”We believe that within the next decade or so connectivity will consist entirely of hybrid fibre-wireless networks. But to achieve this requires putting a lot of capital into the ground. Rather than buying those assets once they are finished, we think there’s a better investment proposition to buy an asset like Everstream that gives us a good platform and has the capability to deploy more capital across its footprint,” explains Evans.

Focus on Midwest network growth

He says that when AMP Capital agreed to buy the business, they made it clear to Lindsey’s team that a significant Capex facility would be made available “so they knew that if they secured new customers, or secured interesting bolt-on acquisitions, the capital was instantly available; subject to meeting a few standard conditions,” adds Evans. 

Since January 2019, Everstream has since proceeded to make three bolt-on acquisitions. It is now in the process of unlocking contracts with some significant wireless carriers in the Midwest as part of its ongoing strategic growth plan.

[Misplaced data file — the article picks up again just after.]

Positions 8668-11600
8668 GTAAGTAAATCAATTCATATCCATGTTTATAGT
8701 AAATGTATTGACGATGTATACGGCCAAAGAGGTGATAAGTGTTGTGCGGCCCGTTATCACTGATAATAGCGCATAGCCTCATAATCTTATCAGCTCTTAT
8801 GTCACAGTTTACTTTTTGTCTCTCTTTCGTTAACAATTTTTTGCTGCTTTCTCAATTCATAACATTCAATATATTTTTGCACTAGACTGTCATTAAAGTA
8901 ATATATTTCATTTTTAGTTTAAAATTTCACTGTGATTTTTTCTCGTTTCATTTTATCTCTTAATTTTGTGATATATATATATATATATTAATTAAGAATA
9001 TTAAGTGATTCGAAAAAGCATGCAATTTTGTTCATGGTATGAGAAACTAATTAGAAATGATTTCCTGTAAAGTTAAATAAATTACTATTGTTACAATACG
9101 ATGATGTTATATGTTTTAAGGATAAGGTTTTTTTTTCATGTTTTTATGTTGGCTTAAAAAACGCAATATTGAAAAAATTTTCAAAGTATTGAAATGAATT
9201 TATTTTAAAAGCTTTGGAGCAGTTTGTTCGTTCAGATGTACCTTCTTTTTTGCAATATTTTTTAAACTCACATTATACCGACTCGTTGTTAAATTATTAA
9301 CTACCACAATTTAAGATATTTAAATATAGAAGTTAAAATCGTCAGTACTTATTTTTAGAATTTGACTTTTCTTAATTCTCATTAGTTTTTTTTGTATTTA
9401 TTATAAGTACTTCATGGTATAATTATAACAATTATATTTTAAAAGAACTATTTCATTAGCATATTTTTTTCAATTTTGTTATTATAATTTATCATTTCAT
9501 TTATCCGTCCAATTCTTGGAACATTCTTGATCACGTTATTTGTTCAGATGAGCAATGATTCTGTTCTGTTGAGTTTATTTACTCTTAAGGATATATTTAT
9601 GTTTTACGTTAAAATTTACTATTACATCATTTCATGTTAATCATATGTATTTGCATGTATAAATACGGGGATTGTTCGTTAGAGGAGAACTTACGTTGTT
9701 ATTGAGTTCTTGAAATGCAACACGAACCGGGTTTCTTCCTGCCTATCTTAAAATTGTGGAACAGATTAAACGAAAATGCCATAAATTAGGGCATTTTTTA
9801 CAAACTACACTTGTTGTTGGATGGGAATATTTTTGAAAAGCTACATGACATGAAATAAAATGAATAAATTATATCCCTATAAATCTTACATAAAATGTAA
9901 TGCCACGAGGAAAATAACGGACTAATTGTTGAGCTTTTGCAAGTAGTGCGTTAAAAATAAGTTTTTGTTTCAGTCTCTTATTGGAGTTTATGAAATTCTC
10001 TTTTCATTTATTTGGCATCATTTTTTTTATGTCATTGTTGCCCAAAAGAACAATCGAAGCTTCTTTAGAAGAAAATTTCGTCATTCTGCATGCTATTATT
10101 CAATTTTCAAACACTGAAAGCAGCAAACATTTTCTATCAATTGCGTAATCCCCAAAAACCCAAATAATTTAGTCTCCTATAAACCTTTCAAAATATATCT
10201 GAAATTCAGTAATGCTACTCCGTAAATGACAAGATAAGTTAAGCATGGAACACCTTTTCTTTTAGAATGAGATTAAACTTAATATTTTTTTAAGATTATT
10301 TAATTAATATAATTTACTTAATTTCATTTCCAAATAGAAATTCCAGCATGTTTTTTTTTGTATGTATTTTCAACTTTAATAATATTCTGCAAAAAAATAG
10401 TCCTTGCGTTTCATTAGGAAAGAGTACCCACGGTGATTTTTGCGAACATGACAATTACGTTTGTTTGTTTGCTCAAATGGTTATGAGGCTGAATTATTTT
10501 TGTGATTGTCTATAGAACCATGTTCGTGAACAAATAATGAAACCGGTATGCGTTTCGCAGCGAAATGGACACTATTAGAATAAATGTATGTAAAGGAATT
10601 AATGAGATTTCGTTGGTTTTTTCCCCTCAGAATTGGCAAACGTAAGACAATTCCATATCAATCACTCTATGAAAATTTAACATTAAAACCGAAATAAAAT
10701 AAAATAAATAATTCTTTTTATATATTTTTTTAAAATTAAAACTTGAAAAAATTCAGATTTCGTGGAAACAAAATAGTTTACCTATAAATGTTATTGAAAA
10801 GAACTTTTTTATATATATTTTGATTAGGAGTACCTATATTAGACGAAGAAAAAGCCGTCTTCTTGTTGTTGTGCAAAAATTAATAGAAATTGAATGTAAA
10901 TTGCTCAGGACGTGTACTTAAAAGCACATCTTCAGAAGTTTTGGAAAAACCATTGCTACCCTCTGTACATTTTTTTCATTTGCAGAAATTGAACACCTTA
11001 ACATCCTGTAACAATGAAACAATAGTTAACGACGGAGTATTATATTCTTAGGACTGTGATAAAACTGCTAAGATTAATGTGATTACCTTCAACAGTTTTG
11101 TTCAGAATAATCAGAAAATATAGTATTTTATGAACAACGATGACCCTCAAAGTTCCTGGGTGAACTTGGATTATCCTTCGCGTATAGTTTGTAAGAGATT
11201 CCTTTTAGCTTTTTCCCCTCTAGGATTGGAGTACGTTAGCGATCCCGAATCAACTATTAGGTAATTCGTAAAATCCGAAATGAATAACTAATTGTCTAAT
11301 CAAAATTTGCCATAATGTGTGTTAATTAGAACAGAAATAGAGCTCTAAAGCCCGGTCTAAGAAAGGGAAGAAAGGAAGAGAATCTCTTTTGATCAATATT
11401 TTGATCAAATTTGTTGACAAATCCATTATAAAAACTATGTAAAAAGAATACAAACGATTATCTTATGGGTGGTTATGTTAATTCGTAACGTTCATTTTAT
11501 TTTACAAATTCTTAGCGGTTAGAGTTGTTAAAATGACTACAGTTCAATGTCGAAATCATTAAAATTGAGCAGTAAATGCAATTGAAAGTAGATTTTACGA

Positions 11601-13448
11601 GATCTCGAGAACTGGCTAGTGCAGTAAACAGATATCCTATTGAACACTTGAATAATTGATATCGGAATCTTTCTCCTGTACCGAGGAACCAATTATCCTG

“When you’re doing these deals at effectives multiples below where the M&A market is, it’s nicely accretive but what it also does is give you the ability to enter into new markets and monetise the networks a little more effectively,” remarks Evans. 

This is all part of a concentrated strategy, the aim being for Everstream to become the Midwest’s largest independent fibre player. 

“That’s the geographic focus,” asserts Evans. “We won’t look beyond. If you stretch the management team too thinly you risk them losing focus.

“Brett and his team manage everything centrally out of their head office in Cleveland. We don’t want him travelling across the US and not giving the Midwest region the proper attention it deserves. Focusing on those states geographically adjacent to one another in the Midwest felt like a sensible approach, both from a management perspective and importantly a customer perspective.”

As part of this expansion play, AMP Capital is helping Everstream’s business move from Northern Ohio and Michigan into Southern Ohio, Indianapolis, Wisconsin and Illinois, doubling Everstream’s workforce in the process as it brings on board new sales teams and telecoms specialists.

By building scale, including developing network in areas like Columbus, Ohio, Everstream will be able to serve customers even more cost-effectively because of improved network capabilities. 

Evans hopes this can position them as the most competitive provider in the Midwest because Everstream would have to build less fibre network infrastructure than others.